Myoadenylate deaminase deficiency (MMDD) is an autosomal recessive condition that can manifest as exercise-induced muscle pain, occasionally associated with rhabdomyolysis and/or increased serum creatine kinase, or even infantile hypotonia. However, the finding of homozygous mutations among asymptomatic individuals have suggested to some (e.g., Verzijl et al., 1998) that AMPD1 deficiency may be a harmless entity (summary by Castro-Gago et al., 2011). Genetta et al. (2001) stated that AMPD1 deficiency is the most prevalent genetic disease in humans, the number of people heterozygous approaching 10% of Caucasians and individuals of African descent (Sabina et al., 1989). A small percentage of homozygous-deficient individuals, approximately 1.8% of the population, display symptoms of chronic fatigue and lost productivity as well as a predisposition to stress-related ailments, including heart disease and stroke, according to Genetta et al. (2001). [from OMIM]

MedGen UID:
78640
Concept ID:
C0268123
Disease or Syndrome
9.

Myopathy with lactic acidosis, hereditary

Myopathy with deficiency of ISCU, a mitochondrial myopathy, is classically characterized by lifelong exercise intolerance in which minor exertion causes tachycardia, shortness of breath, fatigue, and pain of active muscles; episodes of more profound exercise intolerance associated with rhabdomyolysis, myoglobinuria, and weakness that may be severe; and typically full recovery of muscle strength between episodes of rhabdomyolysis. Affected individuals usually have near-normal strength; they can have large calves. [from GeneReviews]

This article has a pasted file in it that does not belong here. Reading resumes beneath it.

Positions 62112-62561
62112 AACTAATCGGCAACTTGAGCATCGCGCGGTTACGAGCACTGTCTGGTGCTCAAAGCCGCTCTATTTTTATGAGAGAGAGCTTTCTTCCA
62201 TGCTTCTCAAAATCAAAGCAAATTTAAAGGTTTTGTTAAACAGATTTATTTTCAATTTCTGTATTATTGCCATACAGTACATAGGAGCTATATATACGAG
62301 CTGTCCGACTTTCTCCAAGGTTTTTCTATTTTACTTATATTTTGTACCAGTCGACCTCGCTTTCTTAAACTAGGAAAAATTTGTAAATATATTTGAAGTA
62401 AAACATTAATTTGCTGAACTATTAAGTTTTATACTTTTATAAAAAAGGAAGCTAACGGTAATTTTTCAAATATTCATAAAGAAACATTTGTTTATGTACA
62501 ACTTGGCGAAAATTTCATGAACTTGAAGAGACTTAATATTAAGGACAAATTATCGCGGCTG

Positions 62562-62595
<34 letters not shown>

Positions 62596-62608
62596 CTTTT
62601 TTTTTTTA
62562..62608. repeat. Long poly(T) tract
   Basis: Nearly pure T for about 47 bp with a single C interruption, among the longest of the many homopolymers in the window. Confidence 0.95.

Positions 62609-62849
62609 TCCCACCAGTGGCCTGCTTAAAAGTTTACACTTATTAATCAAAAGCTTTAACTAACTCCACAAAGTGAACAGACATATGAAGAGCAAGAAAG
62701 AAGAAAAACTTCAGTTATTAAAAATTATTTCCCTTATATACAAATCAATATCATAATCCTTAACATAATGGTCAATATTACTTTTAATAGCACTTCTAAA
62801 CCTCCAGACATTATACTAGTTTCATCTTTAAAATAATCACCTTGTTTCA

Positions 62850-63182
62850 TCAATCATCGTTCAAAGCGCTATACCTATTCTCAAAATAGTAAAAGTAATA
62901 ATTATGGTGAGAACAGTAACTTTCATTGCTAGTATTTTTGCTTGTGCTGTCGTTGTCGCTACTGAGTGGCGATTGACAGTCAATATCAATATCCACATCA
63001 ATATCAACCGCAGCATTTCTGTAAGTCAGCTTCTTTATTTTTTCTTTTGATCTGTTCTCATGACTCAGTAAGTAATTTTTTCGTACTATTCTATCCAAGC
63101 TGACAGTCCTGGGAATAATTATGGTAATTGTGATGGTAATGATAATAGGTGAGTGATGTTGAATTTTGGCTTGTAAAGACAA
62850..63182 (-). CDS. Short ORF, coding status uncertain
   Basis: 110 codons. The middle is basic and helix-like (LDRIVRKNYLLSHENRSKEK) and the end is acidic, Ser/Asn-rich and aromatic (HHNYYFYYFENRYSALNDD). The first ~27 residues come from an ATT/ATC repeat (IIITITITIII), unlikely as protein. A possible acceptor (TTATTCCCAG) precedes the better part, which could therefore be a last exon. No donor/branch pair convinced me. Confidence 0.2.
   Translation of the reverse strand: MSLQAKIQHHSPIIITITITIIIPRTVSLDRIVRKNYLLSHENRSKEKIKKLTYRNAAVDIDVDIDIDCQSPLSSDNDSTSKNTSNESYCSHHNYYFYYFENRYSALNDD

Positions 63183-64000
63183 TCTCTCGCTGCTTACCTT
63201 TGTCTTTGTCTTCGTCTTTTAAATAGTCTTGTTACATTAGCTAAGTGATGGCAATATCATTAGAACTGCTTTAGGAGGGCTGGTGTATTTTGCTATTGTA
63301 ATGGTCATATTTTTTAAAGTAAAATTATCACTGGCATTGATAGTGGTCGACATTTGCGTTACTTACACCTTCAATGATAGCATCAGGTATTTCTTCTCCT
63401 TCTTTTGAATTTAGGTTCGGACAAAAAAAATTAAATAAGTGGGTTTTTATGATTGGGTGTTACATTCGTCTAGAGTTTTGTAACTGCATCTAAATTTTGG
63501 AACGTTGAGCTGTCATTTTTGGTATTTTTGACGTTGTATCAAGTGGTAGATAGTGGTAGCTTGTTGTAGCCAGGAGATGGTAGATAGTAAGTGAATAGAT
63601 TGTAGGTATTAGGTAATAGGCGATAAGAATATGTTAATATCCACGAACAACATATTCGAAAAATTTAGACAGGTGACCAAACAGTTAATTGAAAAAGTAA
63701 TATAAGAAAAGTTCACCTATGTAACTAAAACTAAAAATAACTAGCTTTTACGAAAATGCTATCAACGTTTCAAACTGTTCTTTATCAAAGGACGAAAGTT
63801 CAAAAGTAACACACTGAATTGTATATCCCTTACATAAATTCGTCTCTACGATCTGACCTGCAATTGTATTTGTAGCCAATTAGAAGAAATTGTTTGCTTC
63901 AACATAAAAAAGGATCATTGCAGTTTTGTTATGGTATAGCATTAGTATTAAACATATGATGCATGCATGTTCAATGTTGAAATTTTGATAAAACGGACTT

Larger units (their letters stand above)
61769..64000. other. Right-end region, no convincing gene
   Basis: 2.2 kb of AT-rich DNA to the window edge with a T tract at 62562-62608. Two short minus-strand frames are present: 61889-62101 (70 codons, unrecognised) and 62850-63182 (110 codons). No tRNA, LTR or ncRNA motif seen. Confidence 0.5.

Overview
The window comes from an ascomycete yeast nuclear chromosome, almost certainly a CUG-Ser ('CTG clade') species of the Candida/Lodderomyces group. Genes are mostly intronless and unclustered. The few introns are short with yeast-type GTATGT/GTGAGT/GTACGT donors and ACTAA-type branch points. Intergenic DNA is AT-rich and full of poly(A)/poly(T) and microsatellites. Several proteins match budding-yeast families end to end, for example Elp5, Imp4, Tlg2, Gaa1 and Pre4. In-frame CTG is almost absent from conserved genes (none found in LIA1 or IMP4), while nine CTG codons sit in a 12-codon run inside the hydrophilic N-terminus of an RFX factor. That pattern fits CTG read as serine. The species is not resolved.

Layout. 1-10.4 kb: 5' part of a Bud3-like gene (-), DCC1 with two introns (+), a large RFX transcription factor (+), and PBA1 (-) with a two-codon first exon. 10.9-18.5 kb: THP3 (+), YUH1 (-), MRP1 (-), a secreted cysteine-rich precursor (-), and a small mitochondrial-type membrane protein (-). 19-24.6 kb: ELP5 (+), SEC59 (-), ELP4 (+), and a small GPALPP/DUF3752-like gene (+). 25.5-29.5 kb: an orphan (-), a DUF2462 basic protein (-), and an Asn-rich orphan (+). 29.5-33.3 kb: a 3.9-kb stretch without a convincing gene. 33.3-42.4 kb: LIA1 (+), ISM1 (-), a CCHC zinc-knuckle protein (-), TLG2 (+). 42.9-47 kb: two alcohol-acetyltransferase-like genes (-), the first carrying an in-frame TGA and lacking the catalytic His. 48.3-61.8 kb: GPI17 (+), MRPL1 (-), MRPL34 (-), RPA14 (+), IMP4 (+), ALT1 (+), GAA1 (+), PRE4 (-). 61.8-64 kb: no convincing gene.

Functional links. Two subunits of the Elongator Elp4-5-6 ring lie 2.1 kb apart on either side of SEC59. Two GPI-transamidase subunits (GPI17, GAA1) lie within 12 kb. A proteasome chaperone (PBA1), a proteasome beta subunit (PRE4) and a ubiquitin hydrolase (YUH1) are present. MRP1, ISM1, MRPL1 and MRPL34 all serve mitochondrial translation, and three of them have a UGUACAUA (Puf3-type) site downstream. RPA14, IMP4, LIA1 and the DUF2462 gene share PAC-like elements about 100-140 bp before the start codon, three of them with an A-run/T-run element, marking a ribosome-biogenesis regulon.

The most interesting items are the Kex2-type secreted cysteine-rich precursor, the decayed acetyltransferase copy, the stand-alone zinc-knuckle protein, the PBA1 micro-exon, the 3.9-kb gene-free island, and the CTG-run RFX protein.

MedGen UID:
342573
Concept ID:
C1850718
Disease or Syndrome
10.

Glycogen storage disease type X

Phosphoglycerate mutase deficiency is a disorder that primarily affects muscles used for movement (skeletal muscles). Beginning in childhood or adolescence, affected individuals experience muscle aches or cramping following strenuous physical activity. Some people with this condition also have recurrent episodes of myoglobinuria. Myoglobinuria occurs when muscle tissue breaks down abnormally and releases a protein called myoglobin, which is processed by the kidneys and released in the urine. If untreated, myoglobinuria can lead to kidney failure.In some cases of phosphoglycerate mutase deficiency, microscopic tube-shaped structures called tubular aggregates are seen in muscle fibers. It is unclear how tubular aggregates are associated with the signs and symptoms of the disorder. [from GHR]

MedGen UID:
120613
Concept ID:
C0268149
Disease or Syndrome
11.

Congenital disorder of glycosylation type 1t

Congenital disorder of glycosylation type It (CDG1T) is an autosomal recessive disorder characterized by a wide range of clinical manifestations and severity. The most common features include cleft lip and bifid uvula, apparent at birth, followed by hepatopathy, intermittent hypoglycemia, short stature, and exercise intolerance, often accompanied by increased serum creatine kinase. Less common features include rhabdomyolysis, dilated cardiomyopathy, and hypogonadotropic hypogonadism (summary by Tegtmeyer et al., 2014). For a discussion of the classification of CDGs, see CDG1A (212065). [from OMIM]

MedGen UID:
414536
Concept ID:
C2752015
Disease or Syndrome
12.

Glycogen storage disease XI